Scientists count three types of neutrino after all. Each one has a different mass and is a different mixture of the three neutrino flavors. These neutrino types are called the three neutrino mass states.

    Sandbox Studio, Chicago with Corinne Mucha

    A weighty problem

    We know that the masses of these three types of neutrinos are small. We know that the flavor mixture of the first neutrino mass state is heavy on electron flavor. We know that the second is more of an even blend of electron, muon and tau. And we know that the third is mostly muon and tau.

    We know that the masses of the first two neutrinos are close together and that the third is the odd one out. What we don’t know is whether the third one is lighter or heavier than the others.

    The question of whether this third mass state is the heaviest or the lightest mass state is called the neutrino mass hierarchy (or neutrino mass ordering) problem.

    No image caption. No image credit.

    Easy as 1,2,3—or 3,1,2?

    Some models that unify the different forces in the Standard Model of particle physics predict that the neutrino mass ordering will follow the pattern 1, 2, 3—what they call a normal hierarchy. Other models predict that the mass ordering will follow the pattern 3, 1, 2—an inverted hierarchy. Knowing whether the hierarchy is normal or inverted can help theorists answer other questions.

    For example, four forces—the strong, weak, electromagnetic and gravitational forces—govern the interactions of the smallest building blocks of matter. Some theorists think that, in the early universe, these four forces were united into a single force. Most theories about the unification of forces predict a normal neutrino mass hierarchy.

    Scientists’ current best tools for figuring out the neutrino mass hierarchy are long-baseline neutrino experiments, most notably one called NOvA.

    FNAL/NOvA experiment
    NOvA map
    FNAL NOvA Near Detector
    FNAL NOvA Near Detector

    No image caption. No image credit.

    Electron drag

    The NOvA detector, located in Minnesota near the border of Canada, studies a beam of neutrinos that originates at Fermi National Accelerator Laboratory in Illinois.

    Neutrinos very rarely interact with other matter. That means they can travel 500 miles straight through the Earth from the source to the detector. In fact, it’s important that they do so, because as they travel, they pass through trillions of electrons.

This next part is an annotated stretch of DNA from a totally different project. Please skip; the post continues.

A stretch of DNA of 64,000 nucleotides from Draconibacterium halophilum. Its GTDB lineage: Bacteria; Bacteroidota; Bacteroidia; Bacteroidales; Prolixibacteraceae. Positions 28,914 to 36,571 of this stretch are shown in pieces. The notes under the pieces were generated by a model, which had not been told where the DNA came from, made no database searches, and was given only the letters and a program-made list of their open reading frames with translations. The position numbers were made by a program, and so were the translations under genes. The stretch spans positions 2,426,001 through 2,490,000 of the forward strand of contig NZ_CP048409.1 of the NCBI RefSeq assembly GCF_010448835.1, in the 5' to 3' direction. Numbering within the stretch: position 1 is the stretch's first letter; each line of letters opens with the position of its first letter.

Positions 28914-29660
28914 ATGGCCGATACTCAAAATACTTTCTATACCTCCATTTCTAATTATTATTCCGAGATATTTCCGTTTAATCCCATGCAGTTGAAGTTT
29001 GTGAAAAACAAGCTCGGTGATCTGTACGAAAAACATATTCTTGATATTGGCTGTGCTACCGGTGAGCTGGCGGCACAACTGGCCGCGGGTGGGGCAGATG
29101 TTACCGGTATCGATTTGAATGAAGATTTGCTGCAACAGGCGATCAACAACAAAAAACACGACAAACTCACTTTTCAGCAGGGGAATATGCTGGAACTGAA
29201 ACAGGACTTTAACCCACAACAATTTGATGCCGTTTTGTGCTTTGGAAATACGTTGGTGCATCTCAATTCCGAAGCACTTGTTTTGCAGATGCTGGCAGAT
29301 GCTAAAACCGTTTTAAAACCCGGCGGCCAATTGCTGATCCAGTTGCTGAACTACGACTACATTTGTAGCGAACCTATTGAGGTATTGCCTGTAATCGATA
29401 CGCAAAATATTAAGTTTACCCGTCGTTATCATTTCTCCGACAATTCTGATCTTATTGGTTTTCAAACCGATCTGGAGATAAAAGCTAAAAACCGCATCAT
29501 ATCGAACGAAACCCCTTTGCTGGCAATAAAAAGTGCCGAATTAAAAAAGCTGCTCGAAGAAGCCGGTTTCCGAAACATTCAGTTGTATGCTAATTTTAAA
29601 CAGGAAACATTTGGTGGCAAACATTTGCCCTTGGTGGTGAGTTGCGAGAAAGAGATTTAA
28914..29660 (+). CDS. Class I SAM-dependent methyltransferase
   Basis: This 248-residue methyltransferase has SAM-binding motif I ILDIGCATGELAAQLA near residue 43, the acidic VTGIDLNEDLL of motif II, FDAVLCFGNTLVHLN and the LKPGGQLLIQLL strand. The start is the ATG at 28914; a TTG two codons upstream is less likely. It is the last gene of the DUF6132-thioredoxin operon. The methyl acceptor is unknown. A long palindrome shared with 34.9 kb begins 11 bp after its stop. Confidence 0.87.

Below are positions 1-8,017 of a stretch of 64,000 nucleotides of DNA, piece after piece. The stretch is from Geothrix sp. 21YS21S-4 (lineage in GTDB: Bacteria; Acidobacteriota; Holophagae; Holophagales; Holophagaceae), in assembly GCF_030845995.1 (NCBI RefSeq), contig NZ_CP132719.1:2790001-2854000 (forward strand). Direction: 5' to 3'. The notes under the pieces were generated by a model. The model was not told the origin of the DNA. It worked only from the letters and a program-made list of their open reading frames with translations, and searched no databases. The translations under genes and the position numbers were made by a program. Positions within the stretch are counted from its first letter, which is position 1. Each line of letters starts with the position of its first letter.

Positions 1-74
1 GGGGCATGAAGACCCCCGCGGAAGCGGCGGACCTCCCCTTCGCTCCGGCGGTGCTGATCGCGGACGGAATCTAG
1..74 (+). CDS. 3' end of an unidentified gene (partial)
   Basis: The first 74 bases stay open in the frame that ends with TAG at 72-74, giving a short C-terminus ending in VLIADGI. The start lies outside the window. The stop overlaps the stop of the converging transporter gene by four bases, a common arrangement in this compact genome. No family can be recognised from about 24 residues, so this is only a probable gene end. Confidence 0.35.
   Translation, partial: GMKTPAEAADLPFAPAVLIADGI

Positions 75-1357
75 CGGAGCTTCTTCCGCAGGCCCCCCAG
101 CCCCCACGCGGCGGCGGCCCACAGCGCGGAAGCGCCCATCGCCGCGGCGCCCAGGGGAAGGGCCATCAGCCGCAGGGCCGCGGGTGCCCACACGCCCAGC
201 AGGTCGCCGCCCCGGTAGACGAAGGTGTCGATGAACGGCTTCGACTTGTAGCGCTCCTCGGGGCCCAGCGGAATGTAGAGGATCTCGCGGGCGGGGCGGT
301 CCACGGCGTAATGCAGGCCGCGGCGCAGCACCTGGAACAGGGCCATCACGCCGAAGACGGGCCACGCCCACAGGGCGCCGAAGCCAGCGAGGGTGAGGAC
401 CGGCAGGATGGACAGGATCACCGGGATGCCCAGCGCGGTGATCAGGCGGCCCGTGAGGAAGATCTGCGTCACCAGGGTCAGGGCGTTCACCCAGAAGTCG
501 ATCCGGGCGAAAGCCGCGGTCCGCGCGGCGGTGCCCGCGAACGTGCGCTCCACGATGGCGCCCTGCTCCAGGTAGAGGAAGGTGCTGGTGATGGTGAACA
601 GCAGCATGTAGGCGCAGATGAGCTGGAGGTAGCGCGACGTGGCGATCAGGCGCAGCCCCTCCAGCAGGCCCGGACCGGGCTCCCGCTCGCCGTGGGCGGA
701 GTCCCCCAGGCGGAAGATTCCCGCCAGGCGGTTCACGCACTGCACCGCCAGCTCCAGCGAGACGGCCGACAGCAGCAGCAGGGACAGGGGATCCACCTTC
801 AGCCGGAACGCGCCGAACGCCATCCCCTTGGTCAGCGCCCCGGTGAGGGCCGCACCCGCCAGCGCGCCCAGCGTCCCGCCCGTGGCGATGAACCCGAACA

This affects the electron-flavor neutrinos—and only the electron-flavor neutrinos—making them seem more massive. Since the first and second mass states contain more electron flavor than the third, those two experience the strongest electron interactions as they move through the Earth.

    This interaction has different effects on neutrinos and antineutrinos—and the effects depend on the mass hierarchy. If the hierarchy is normal, muon neutrinos will be more likely to turn into electron neutrinos, and muon antineutrinos will be less likely to turn into electron antineutrinos. If the hierarchy is inverted, the opposite will happen.

    So if NOvA scientists see that, after traveling through miles of rock and dirt, more muon neutrinos and fewer muon antineutrinos than expected have shifted flavors, it will be a sign the mass hierarchy is normal. If they see fewer muon neutrinos and more muon antineutrinos have shifted flavors, it will be a sign that the mass hierarchy is inverted.

    The change is subtle. It will take years of data collection to get the first hint of an answer. Another, shorter long-baseline neutrino experiment, T2K, is taking related measurements. The JUNO experiment under construction in China aims to measure the mass hierarchy in a different way. The definitive measurement likely won’t come until the next generation of long-baseline experiments, DUNE in the US and the proposed Hyper-Kamiokande experiment in Japan.

    T2K Experiment
    T2K map
    T2K, Japan

    JUNO Neutrino detector China
    JUNO Neutrino detector, at Kaiping, Jiangmen in Southern China